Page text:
It’s that time of year when The Hartman Group takes stock of what we’ve learned in day-to-day interactions with consumers and views it all through a broader lens—and this year was a doozy.
The year’s headlines reflect how disruptive it has been for the food business: Kroger said grocery shoppers became more unpredictable in part because of food-stamp benefit reductions. Wal-Mart reported a decline in packaged food sales and expectations for a flat holiday season. Amazon got more into groceries with a long-awaited expansion of its food home-delivery business—and freaked everyone out with a plan to someday deliver lightweight items using drones. The idea sparked a fresh idea from Stephen Colbert, who suggested the online retailer instead open “spending habit opportunity spaces”—S.H.O.P.S.—where consumers could buy goods in person.
The disruption was apparent at the household level, too. Consumers are increasingly aware of the food they eat, which makes talking to them more fascinating than ever. Here’s our list of seven trends that disrupted food culture in 2013.
Consumers’ pursuit of snacks continues unabated. They now account for more than half of all eating occasions, rendering the word itself almost obsolete. What we used to think of as snacks—food eaten between meals—has morphed into something so frequent and large that they are practically meals themselves. People want healthy, less processed snacks that are easy to carry, something food companies are still working to deliver.
Sorry, Mom; you’ve been replaced as the go-to source for culinary questions. People consult social media sites instead for cooking tips, restaurant reviews and recipes (Allrecipes.com is a top-10 most used social media site). They see friends post photographs of their meals on Facebook and text family members with questions and grocery-shelf photos while they shop. Social media amplify the power of personal recommendations, which now can reach millions of people in a day.
The Internet shapes the way people grocery shop, showing them dishes around the world without their having to leave home and demonstrating, via food blogs and videos, how to cook those same foods. The part that has not worked so far is online grocery shopping, and The Hartman Group’s research shows 54 percent of people online say they are not likely to buy food there. Nevertheless, 2013 brought the long-awaited expansion of Amazon Fresh’s online grocery business, and many other online food purveyors—from Relay Foods to Blue Apron—have big followings.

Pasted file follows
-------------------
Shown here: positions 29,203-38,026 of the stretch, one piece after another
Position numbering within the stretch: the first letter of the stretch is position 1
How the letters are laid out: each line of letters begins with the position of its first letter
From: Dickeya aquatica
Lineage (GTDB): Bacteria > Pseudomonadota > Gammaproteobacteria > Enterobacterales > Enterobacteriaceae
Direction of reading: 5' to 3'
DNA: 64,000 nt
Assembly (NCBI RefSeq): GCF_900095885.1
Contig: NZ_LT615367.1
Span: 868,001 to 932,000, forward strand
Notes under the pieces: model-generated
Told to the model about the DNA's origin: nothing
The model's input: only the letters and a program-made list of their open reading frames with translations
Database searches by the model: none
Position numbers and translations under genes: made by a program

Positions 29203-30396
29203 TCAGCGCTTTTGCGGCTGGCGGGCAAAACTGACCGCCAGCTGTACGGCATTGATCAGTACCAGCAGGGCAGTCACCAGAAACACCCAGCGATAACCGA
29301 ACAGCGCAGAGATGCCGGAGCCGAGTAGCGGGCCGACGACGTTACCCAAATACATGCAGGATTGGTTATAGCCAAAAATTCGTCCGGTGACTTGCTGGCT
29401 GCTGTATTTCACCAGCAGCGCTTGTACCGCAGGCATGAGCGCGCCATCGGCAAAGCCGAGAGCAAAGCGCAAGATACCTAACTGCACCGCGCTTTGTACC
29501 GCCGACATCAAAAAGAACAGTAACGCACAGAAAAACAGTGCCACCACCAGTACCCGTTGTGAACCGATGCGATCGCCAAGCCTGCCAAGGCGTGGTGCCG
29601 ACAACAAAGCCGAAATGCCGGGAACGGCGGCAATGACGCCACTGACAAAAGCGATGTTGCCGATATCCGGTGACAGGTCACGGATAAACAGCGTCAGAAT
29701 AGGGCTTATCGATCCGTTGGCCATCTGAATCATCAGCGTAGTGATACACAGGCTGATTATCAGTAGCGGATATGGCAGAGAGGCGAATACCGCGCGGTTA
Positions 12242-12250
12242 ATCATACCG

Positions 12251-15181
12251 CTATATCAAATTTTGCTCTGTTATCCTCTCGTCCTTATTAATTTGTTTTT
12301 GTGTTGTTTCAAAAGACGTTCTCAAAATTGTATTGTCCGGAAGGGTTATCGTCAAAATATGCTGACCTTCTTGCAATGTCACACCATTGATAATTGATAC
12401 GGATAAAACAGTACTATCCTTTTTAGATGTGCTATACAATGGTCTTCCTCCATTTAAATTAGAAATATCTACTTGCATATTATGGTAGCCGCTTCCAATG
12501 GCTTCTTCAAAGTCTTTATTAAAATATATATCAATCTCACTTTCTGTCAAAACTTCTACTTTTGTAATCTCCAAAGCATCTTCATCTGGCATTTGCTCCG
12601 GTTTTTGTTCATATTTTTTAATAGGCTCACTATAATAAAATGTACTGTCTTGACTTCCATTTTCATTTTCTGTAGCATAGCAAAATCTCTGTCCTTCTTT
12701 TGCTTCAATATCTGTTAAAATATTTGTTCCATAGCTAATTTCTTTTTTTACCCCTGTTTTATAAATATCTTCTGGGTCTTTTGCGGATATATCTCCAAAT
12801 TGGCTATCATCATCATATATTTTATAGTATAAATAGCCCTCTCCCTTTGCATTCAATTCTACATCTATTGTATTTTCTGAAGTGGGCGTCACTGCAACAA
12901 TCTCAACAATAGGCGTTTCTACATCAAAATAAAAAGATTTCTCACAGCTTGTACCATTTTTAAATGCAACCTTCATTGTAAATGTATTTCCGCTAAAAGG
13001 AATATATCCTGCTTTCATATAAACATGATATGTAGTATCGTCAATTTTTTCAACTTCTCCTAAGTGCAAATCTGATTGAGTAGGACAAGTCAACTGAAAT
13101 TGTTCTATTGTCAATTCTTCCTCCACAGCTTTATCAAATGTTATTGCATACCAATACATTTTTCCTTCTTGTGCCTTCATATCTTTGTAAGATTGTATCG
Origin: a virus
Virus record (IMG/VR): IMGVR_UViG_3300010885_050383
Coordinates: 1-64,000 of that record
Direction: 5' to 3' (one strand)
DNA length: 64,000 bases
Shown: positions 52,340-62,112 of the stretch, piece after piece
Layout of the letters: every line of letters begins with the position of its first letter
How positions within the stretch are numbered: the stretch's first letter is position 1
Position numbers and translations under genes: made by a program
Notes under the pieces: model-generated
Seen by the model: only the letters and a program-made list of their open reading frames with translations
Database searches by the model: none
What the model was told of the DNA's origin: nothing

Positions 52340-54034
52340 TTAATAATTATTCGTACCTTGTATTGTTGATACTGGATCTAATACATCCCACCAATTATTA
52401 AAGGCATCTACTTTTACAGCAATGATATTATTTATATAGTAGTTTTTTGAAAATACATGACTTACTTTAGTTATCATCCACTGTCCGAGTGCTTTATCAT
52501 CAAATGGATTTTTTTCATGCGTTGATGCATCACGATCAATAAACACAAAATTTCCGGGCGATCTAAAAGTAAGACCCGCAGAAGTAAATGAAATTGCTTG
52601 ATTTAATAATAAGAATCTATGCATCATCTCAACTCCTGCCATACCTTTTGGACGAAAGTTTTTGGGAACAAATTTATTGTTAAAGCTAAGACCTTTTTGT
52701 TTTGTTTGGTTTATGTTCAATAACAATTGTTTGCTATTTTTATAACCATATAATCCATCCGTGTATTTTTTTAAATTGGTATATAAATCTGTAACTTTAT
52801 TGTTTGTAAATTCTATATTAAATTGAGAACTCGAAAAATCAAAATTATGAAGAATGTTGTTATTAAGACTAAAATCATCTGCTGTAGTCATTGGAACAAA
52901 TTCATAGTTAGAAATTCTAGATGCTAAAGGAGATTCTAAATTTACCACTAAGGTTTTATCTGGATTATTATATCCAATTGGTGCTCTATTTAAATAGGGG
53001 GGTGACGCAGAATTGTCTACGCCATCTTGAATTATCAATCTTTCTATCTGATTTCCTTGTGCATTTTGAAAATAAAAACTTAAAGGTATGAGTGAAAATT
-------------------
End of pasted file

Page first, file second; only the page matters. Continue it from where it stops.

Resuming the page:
As McDonald’s tries to compete with Starbucks, selling espresso drinks and talking about where it buys (“sources”) its coffee, Starbucks is revamping its food case again, and Dunkin’ Donuts is expanding westward. Some call these the “coffee wars,” but the war is actually for consumers’ hearts. While Starbucks’ roast is dark and Dunkin’s is light, the people who align themselves with each brand are attracted at least as much to the experience as to the roast—and they transfer that loyalty to purchases of coffee beans on grocery shelves.
Consumers are likely to buy food almost anywhere now, from Ikea to Costco Wholesale to a Manhattan steakhouse planned by Brooks Brothers. People no longer fit their food needs around the hours and layouts of traditional grocery stores. Their new shopping patterns stoke competition and allow them to grab snacks on the go and assemble meals from food bought at multiple stores. Even when people do plan a meal, they are just as likely to ditch their plan for a restaurant craving, bringing every food source into the competitive arena.
Supermarkets that listen to their customers—Whole Foods, Wegmans, H-E-B’s Central Market—offer fresh, healthy food that is easy to grab on the go. Many outdo fast food at its own, make-it-while-you-wait game, creating a bit of theater in the process. Diane Earle, senior director of prepared foods at United Supermarkets in Texas, nailed it when she told Supermarket News that cooking in front of customers enhances their perception that the food is fresh—precisely what consumers want.
The Hartman Group has known for years that companies do not have to be perfect for consumers to value their sustainability efforts, but they do have to communicate. People continue to tell us that they want to know what efforts are under way, from taking care of animals to reducing environmental impacts, so they can feel good about what they’re buying—and sustainable purchasing typically starts with food.
These disruptions are ongoing, but 2013 was a year of unprecedented movement in many of these directions. Stay tuned for more as early in 2014 The Hartman Group’s Worldview team releases its annual trends report!
All of us at The Hartman Group wish you the happiest of holidays! We look forward throughout the New Year to bringing you more amazing facts and insights into the ever-changing and evolving worlds of consumers and culture.